Christian living

How Running Changes the Way I View My Faith

I’m back!!! It’s been such a long time! September/October have been a crazy months full of school and cross country. High-school is a big step up, and it’s taken me a bit of time to adjust. I hope I’ll settle into a schedule soon. 😊 Since XC will be done for me in a week, I thought I would talk about something I’ve been learning for the last 2 years: the importance of mindset in running. But then, when I looked at the way the author of Hebrews compares running to the Christian walk, I discovered things about the Christian life I never truly understood before.

Without further ado, let’s get into it!

When I hit a wall of exhaustion entering mile two of a 5k, a battle starts in my mind.  I have to decide if a new personal record is worth the pain.  I have to decided if it really matters to not let someone pass me.  I have to decide if I will push harder.  If I decide it’s not worth it, I can feel myself slowing down, giving up.  If I let self-pity dominate me for a split-second, my performance suffers.  

Running is a lot like the Christian faith.

“Therefore we also, since we are surrounded by so great a cloud of witnesses, let us lay aside every weight, and the sin which so easily ensnares us, and let us run with endurance the race that is set before us, looking unto Jesus, the author and finisher of our faith, who for the joy that was set before Him endured the cross, despising the shame, and has sat down at the right hand of the throne of God” (Bible Gateway, Hebrews 12:1-3, bold added).

There are four applications in this passage that stand out to me:

1. Remember You’re Not Alone

“…since we are surrounded by so great a cloud of witnesses…”

Running alone is hard, so many people find someone to run with in their races.  When I pace off of someone else, I don’t have time to think about my own pain because the other person is suffering with me.  I can’t afford self-pity because someone else is helping me.  The other person pulls me to try harder in my weaker points, and I can pull them along when they are struggling.

This perfectly illustrates our relationship with other believers.  The Christian life is not meant to be done alone.  We don’t have the strength to “run the race” well on our own.  Other Christians can help us in our weak spots, and we can encourage others when they are struggling.  In addition, pain and suffering aren’t so oppressive when we can share those burdens with others. 

“Bear one another’s burdens, and so fulfill the law of Christ” (Bible Gateway, Galatians 6:2).

2. Take Away the Tripping Hazards

“…let us lay aside every weight, and the sin which so easily ensnares us…”

I love to cheer for my teammates.  On one occasion, I was cheering with my friends during the boys’ race.  Around the quarter-mile mark, one of the boys’ shoe fell off.  He stood there trying to put it back on, but he finally realized he was getting behind.  He picked up the shoe and started up again, trying to make up for lost time.

Though the illustration is not perfect, sin slows us down just like my teammate’s shoe did in the race.  When we hold onto sin, it will slow our progress.  When I find my faith is wavering, it is often because I won’t let go of a specific sin.  The passage from Hebrews tells us to “throw off everything that hinders and the sin that so easily entangles.”  When we stubbornly hold back our sin, it’s like leaving a shoelace untied.  We are setting a trap for ourselves.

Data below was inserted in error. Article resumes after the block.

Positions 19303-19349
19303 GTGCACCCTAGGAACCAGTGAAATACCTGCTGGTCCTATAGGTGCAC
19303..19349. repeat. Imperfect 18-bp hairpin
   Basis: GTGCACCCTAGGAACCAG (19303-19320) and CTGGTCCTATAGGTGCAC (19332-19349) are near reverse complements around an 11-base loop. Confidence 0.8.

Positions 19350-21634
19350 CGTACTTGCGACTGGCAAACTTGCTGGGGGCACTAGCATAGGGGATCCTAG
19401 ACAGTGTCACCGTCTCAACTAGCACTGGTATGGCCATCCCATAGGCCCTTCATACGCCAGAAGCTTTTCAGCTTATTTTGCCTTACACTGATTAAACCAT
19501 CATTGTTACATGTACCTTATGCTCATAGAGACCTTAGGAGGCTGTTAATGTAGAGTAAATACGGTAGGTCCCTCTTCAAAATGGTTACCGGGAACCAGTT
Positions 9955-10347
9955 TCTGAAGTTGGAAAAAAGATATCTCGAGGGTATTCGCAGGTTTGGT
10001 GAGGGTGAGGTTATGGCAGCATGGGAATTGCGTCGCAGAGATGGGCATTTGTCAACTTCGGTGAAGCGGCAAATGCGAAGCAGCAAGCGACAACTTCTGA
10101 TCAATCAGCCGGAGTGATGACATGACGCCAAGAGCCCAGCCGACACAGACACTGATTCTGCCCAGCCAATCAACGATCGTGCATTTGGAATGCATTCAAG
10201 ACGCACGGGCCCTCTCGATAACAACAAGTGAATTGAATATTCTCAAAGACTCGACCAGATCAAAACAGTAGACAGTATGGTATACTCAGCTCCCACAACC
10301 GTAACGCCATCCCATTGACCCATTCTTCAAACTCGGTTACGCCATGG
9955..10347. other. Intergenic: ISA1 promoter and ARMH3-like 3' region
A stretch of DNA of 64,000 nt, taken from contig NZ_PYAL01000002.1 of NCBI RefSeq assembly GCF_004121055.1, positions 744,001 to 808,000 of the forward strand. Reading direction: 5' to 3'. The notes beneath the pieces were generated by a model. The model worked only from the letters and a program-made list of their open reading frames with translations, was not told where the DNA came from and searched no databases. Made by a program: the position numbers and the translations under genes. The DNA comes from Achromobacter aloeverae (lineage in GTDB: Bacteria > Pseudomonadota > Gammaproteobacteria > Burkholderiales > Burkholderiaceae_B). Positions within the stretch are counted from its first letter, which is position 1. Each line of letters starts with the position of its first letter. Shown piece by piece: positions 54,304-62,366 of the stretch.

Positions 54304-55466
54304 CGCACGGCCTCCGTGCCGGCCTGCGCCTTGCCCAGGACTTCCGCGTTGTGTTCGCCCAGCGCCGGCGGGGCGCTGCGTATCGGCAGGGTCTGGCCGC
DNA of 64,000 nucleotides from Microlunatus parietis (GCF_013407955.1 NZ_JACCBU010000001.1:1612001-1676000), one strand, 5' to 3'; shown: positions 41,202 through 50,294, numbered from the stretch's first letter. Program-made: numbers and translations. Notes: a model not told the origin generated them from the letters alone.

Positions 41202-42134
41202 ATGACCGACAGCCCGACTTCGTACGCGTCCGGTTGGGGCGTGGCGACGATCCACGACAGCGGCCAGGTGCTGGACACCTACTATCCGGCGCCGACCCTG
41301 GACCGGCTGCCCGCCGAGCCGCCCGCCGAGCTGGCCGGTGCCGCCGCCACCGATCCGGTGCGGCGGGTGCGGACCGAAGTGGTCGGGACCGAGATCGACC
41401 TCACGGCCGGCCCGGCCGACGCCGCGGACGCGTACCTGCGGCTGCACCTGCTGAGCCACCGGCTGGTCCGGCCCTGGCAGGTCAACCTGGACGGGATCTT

Surrender your sin to God and ask him to change your heart.  Throwing off your sin now will save you from stumbling in the future.

Suggested: Stop Trying

3. Look to the Finish Line

“…looking unto Jesus, the author and finisher of our faith…”

My older brother once had to do an intense sprint workout while carrying a huge backpack.  The worst part: he didn’t know how many sprints he had to do.  

Christ calls us to some exhausting work here on earth, but unlike my brother’s instructor, he gives us a finish line to look forward to.  When you find yourself exhausted, don’t scold yourself for your weakness.  Instead, look to Jesus.  Remember that one day he “…will wipe away every tear from their eyes; there shall be no more death, nor sorrow, nor crying. There shall be no more pain…”(Bible Gateway, Revelation 21:4)

Suggested: Run to Jesus

4. Hold onto Purpose

“…Jesus, the author and finisher of our faith, who for the joy that was set before Him endured the cross, despising the shame, and has sat down at the right hand of the throne of God.”

I’ve learned that if I want to have endurance in a race or workout, I have to remember why I’m running in the first place.  I have to have a reason to keep running.

In the same way, I have to have a reason to keep walking with God.  

I find it interesting that the author of Hebrews starts out the passage above talking about Christians but ends the passage talking about Christ.  Knowing Jesus is the ultimate goal in our Christian walk.  We won’t grow weary or lose heart if his victory dominates our thoughts, and we strive to glorify him. He is the ultimate goal!

Suggested: What Does Glorifying God Really Mean?

Let’s Talk!

Have you ever thought of your relationship with God this way? If not, how does this change your day-to-day life on a practical level?

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Related: Died Before We Came – A Christian’s Call to Total Surrender

Featured: Should Christians Listen to Secular Music?

9 thoughts on “How Running Changes the Way I View My Faith”

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